Ubuntu: Concatenate multiple files without header


I have several directories ("amazon", "niger",...), in which I have several subdirectories ("gfdl", "hadgem",...), in which I also have several sub-directories ("rcp8p5", "rcp4p5",...). In this last subdirectories I always have two folders ("historical", "projected") that contain thousand of tables having the same frame. Therefore, I would like to concatenate those tables (present in the two folders of the last sub-directories) in order to have just one big table with only one header and not an header each time that a table has been concatenate. Does anyone knows how to do that?

I am currently using the following loop structure:

#!/bin/bash  # usage:cat_dat dirname    data_dir=/scratch/01/stevens/climate_scenario/river    for river in tagus    do     for gcm in gfdl-esm2m hadgem2-es       do        for scenario in rcp8p5 rcp4p5 rcp6p0 rcp2p6          do            find "${data_dir}/${river}/${gcm}/${scenario}" name \*.dat -exec cat {} + >> "${data_dir}/${river}/${gcm}/${scenario}.dat"        done     done  done  

but I can´t get rid of the header with that! Any helps is greatly appreciated! Thanks!


Using awk in a single folder

awk 'NR==1 {header=$_} FNR==1 && NR!=1 { $_ ~ $header getline; } {print}' *.dat > out  

find and awk if you need all files in the current folder and in the subfolders. You can replace . with your desired folder.

find . -type f -name "*.dat" -print0 | \      xargs -0 awk 'NR==1 {header=$_} FNR==1 && NR!=1 { $_ ~ $header getline; } {print}' > out  

or, as getline is bad (thx @fedorqui)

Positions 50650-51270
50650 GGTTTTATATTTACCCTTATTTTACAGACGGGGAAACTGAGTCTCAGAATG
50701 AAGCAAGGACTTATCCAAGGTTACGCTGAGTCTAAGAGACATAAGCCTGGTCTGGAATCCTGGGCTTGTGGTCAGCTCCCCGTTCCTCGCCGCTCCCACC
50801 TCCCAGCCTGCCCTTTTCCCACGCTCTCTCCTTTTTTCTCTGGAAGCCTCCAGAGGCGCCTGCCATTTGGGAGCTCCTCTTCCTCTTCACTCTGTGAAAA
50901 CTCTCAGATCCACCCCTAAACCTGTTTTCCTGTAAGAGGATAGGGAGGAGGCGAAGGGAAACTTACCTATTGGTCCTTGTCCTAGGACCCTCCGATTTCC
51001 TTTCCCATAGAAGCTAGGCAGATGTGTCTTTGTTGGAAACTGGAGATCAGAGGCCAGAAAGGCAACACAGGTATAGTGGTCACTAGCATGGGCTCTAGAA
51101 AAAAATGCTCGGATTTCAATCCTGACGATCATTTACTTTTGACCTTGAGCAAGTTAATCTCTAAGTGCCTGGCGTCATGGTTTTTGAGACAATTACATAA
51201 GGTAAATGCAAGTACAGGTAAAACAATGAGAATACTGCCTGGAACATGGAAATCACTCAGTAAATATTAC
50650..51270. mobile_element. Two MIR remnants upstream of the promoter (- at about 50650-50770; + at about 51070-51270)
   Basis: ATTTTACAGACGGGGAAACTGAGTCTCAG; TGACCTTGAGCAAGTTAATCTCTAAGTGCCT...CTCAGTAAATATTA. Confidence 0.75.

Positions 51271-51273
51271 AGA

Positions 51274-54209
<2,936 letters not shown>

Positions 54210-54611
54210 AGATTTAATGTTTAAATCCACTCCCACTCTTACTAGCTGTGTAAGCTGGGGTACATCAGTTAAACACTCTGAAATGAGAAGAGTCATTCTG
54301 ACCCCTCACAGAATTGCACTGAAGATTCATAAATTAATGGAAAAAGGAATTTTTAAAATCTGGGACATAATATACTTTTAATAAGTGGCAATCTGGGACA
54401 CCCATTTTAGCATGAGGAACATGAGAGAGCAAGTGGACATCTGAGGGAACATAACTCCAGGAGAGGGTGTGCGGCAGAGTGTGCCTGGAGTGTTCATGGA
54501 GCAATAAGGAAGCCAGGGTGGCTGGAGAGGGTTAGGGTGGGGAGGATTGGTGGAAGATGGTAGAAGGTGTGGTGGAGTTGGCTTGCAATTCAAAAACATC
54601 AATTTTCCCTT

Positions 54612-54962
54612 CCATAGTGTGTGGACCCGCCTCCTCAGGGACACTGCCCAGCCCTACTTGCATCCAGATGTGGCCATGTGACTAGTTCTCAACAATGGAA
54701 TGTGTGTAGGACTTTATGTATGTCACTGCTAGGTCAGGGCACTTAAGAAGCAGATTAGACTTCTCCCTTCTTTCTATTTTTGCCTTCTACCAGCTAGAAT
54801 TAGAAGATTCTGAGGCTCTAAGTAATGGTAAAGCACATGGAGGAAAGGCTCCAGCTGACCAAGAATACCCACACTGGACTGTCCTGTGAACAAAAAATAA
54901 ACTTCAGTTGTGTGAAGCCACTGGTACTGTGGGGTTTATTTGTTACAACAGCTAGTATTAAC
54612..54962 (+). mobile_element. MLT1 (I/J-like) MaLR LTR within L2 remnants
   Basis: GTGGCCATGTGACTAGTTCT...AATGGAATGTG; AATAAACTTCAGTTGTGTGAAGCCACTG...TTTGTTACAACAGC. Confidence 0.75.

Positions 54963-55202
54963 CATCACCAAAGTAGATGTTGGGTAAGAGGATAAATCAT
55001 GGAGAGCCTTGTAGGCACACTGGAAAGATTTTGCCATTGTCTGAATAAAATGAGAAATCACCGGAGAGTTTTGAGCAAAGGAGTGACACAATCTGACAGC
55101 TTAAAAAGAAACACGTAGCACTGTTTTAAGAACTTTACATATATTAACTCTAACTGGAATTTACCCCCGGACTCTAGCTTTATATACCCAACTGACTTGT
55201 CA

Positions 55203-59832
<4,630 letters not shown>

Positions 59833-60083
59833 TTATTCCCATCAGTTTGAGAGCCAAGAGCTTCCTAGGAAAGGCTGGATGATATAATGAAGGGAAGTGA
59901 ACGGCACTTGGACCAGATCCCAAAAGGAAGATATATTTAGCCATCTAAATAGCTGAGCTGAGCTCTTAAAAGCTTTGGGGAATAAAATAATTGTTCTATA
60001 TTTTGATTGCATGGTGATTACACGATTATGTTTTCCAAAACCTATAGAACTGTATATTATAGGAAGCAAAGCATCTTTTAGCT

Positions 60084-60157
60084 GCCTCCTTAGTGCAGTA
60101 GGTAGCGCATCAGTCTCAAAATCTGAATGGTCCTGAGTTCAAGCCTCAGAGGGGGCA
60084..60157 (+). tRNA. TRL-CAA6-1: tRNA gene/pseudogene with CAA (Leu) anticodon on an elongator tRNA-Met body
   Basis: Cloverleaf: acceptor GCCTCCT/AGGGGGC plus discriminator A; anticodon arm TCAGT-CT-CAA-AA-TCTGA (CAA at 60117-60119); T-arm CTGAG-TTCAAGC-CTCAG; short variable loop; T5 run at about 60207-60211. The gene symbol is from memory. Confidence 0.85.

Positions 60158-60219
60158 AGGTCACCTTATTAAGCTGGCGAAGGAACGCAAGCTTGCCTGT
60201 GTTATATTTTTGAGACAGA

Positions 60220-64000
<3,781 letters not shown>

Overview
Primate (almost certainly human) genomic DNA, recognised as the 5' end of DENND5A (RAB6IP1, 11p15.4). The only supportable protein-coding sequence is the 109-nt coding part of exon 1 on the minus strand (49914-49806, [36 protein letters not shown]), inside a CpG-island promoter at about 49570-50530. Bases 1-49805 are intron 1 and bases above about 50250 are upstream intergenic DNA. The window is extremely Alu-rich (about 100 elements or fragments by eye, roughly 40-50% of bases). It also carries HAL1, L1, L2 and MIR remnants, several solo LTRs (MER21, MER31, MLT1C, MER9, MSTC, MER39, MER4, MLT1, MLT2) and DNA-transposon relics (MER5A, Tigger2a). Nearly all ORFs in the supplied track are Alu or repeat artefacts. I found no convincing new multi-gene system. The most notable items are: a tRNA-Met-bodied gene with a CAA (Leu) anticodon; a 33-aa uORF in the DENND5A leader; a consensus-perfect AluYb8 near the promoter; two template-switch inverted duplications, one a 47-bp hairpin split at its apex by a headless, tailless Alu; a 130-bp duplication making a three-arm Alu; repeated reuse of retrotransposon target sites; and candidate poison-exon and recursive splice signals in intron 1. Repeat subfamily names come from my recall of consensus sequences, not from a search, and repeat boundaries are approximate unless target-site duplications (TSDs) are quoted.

find . -type f -name "*.dat" -exec awk 'NR==1 || FNR!=1' {} + ;  


% cat foo1.dat   a   b   c  1   2   3    % cat foo2.dat  a   b   c  4   5   6    % awk 'NR==1 {header=$_} FNR==1 && NR!=1 { $_ ~ $header getline; } {print}' *.dat > out    % cat out   a   b   c  1   2   3  4   5   6  


You can use a while loop that gets fed by a find through process substitution:

d=0  while IFS= read -r file  do     [ "$d" -ge 1 ] && tail -n +2 "$file" || cat "$file"     (( d ++ ))  done < <(find "/dir/folder" name *.dat)  

So it will perform a cat on the first match and tail -n +2 on the rest.

Alternatively, if you have all the files in the same dir you can say:

awk 'FNR>1 || NR==1' files*  

This will match everything but the case when FNR==1 and NR>1, that is, everything but the header of the files after the first one. Why? Because NR holds the number of line being read overall, whereas FNR holds the number of line of the current file being read.

Note:If u also have question or solution just comment us below or mail us on toontricks1994@gmail.com
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